Egypt announced its intention to establish itself as a center for hydrogen production and capture 5% of the world market by 2040 on Tuesday by signing eight framework agreements to advance green hydrogen and ammonia projects.
In order to separate water from oxygen, electrolyzers driven by renewable energy are used to produce so-called green or clean hydrogen. Although it has mostly been used for experimental projects up to now, it is thought to be a future power source that could reduce emissions.
According to business sources, experts, and academics, there is a long number of obstacles to its growth, including high costs and energy inputs, safety worries, and the need to spend extensively on infrastructure to transport and store the fuel.
At the moment, refineries and fertilizers employ hydrogen mostly generated from natural gas, and the majority of these processes produce significant volumes of carbon dioxide.
The agreements made on Tuesday at the COP27 climate meeting are centered on the Red Sea port of Ain Sokhna and the Suez Canal Economic Zone and included firms including AMEA Power, Alfanar, TotalEnergies, Globeleq, EDF, Fortescue Future Industries (FFI), ReNew, and Scatec.
At the Sharm el-Sheikh negotiations, Egypt unveiled the broad contours of a low-carbon hydrogen plan, supported by the Egyptian Sovereign Fund and the European Bank for Reconstruction and Development (EBRD).
According to Egypt’s electricity minister, Mohamed Shaker, “the plan has a goal that Egypt would be one of the global leaders in the low carbon hydrogen economy,” making use of its abundant natural gas reserves, favorable geographic location, and renewable energy sources.
According to the draft strategy, Egypt’s primary sources of future hydrogen demand were fertilizer products, ammonia, and methanol for use as marine fuels or energy exports, jet fuel, and road or rail transportation.
The lack of fresh water, the distance between the finest locations for producing green hydrogen, and the requirement to export it through seaports were all mentioned as obstacles to the growth of a hydrogen economy.
The framework agreements are an expansion of other memoranda of understanding Egypt signed in recent months, including those for an $8 billion green hydrogen plant in the Suez Canal Economic Zone and a $3.5 billion project by Saudi Arabia’s Alfanar to generate green ammonia.
Noam Boussidan, a World Economic Forum specialist on energy transition, said hydrogen’s price needs to drop and it needed to be employed in the proper industries during a separate event at the COP27 conference.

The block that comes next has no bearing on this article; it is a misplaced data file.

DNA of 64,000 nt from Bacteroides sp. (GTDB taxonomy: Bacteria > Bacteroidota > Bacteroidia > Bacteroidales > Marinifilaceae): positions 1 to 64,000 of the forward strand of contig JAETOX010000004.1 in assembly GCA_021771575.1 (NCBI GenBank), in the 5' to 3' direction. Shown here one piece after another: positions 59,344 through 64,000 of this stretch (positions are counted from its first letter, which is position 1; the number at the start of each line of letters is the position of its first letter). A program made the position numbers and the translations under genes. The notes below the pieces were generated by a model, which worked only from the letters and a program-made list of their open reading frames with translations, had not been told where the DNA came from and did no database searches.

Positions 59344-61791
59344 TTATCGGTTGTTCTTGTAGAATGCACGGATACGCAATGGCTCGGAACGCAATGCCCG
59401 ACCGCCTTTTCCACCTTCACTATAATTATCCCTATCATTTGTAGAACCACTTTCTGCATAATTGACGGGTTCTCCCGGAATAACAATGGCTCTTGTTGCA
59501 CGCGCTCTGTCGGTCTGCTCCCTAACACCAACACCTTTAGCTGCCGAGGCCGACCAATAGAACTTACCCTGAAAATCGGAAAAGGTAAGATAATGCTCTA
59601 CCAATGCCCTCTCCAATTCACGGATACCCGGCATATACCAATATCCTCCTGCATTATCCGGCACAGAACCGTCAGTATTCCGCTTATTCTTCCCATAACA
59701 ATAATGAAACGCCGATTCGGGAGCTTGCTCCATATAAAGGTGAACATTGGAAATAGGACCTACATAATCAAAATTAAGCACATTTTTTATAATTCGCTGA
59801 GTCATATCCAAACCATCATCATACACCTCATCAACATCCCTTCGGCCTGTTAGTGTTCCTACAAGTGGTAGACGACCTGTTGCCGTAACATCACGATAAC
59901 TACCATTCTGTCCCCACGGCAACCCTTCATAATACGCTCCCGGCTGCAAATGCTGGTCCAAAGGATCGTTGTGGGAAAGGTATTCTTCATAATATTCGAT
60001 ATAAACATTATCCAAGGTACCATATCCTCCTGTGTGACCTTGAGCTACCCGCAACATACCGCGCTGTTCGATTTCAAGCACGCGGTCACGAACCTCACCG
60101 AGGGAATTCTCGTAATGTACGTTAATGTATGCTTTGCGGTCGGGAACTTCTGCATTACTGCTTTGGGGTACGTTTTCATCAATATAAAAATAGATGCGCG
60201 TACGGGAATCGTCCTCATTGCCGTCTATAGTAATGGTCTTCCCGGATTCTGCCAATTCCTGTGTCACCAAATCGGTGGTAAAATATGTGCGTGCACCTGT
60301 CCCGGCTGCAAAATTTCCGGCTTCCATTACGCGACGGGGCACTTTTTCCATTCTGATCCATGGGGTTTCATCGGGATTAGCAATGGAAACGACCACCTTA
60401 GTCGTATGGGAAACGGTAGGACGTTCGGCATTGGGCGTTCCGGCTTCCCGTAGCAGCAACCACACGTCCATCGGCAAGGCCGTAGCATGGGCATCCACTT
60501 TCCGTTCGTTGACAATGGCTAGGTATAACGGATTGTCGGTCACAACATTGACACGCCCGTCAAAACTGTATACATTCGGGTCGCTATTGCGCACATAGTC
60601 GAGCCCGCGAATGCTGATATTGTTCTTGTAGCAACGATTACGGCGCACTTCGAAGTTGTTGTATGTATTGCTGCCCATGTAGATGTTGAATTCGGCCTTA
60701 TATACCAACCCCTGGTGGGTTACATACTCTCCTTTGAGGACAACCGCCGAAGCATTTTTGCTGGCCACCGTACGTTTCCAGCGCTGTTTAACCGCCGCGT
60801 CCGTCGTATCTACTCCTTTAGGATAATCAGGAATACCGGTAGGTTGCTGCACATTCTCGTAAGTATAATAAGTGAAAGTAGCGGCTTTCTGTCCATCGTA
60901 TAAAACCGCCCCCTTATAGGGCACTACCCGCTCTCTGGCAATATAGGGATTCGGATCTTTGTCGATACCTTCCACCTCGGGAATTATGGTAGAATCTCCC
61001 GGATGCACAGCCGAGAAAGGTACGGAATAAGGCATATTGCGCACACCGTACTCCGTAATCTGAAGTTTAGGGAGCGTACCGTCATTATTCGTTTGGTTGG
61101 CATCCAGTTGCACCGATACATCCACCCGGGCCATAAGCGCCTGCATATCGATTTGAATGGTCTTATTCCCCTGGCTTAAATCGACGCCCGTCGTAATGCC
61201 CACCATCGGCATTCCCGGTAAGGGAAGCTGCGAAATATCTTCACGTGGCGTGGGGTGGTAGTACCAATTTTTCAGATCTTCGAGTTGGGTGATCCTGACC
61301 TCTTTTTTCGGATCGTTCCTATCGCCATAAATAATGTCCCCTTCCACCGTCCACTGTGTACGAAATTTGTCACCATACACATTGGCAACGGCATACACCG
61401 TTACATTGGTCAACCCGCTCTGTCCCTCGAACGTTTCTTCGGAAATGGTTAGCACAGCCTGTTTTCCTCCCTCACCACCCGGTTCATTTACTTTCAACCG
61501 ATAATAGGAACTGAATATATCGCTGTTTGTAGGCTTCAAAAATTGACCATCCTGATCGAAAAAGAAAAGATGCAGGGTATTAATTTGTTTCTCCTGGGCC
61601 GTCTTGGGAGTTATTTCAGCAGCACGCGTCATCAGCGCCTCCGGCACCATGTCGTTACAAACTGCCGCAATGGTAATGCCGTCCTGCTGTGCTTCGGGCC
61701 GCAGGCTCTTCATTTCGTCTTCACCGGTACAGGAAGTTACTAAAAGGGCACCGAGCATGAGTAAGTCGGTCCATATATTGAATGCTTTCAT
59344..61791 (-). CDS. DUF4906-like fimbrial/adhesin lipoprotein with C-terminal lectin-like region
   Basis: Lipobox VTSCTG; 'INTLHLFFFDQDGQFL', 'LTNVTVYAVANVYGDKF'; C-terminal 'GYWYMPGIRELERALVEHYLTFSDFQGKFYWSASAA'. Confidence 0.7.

He described a typical misconception as “the hydrogen is going to save us all, that hydrogen is going to save the planet kind of thinking.”
Saudis aiming high
Zeid al-Ghareeb, the head of the hydrogen for the energy ministry, stated at the UN Climate Change Conference in Egypt that Saudi Arabia has set its sights on becoming a global supplier of renewable and low-carbon hydrogen, configuring production standards to meet market demands in both Europe and the Asia-Pacific region.
According to al-Ghareeb, hydrogen would play a significant role in the future energy mix. Saudi Arabia plans to manufacture 4 million mt/year of “clean” hydrogen by the year 2030.
As the demand increased, he warned that this quantity might be exceeded.
The nation preferred an emphasis on carbon intensity over making a distinction between the “green” and “blue” hydrogen (both of which it is creating).
Al-Ghareeb replied, “We shouldn’t concentrate on the source of energy. We ought to be agnostic.
Instead, in accordance with net-zero goals to lower greenhouse gas production, he advised a focus on emissions.
Construction on Saudi Arabia’s Neom project, which will create 650 mt/d of renewable hydrogen starting in 2026, has already begun, according to Serhan.
Four GW of wind and solar energy will be used to support the Neom plant.
In order to manufacture 420 mt/d of hydrogen, the business is also building a “world-scale” hydrogen factory in Jubail that will reform natural gas with carbon capture technology.
The adoption of clean hydrogen required regulation. By 2030, Aramco hopes to export 11 million metric tons (mt) per year of low-carbon hydrogen. He stated the existing markets for fertilizer production and refining would be the first-use cases.
What buyers in those markets wanted would dictate Saudi standards of production and carbon intensity.
Aggregating demand centers around clusters would be crucial in the medium term because ammonia is a ready end-market and route of transportation for hydrogen.
Saudi Arabia was conducting experimental initiatives to gather information on hydrogen mobility, including testing hydrogen buses at Mecca to accommodate the 2 to 3 million pilgrims who travel there annually.
In the medium run, pipelines would be the least expensive supply option, provided that clusters of demand existed to support the infrastructure expenditure.
Longer future, the main end market for green products like steel made with renewable hydrogen might emerge, resolving the issue of hydrogen conversion losses and prices.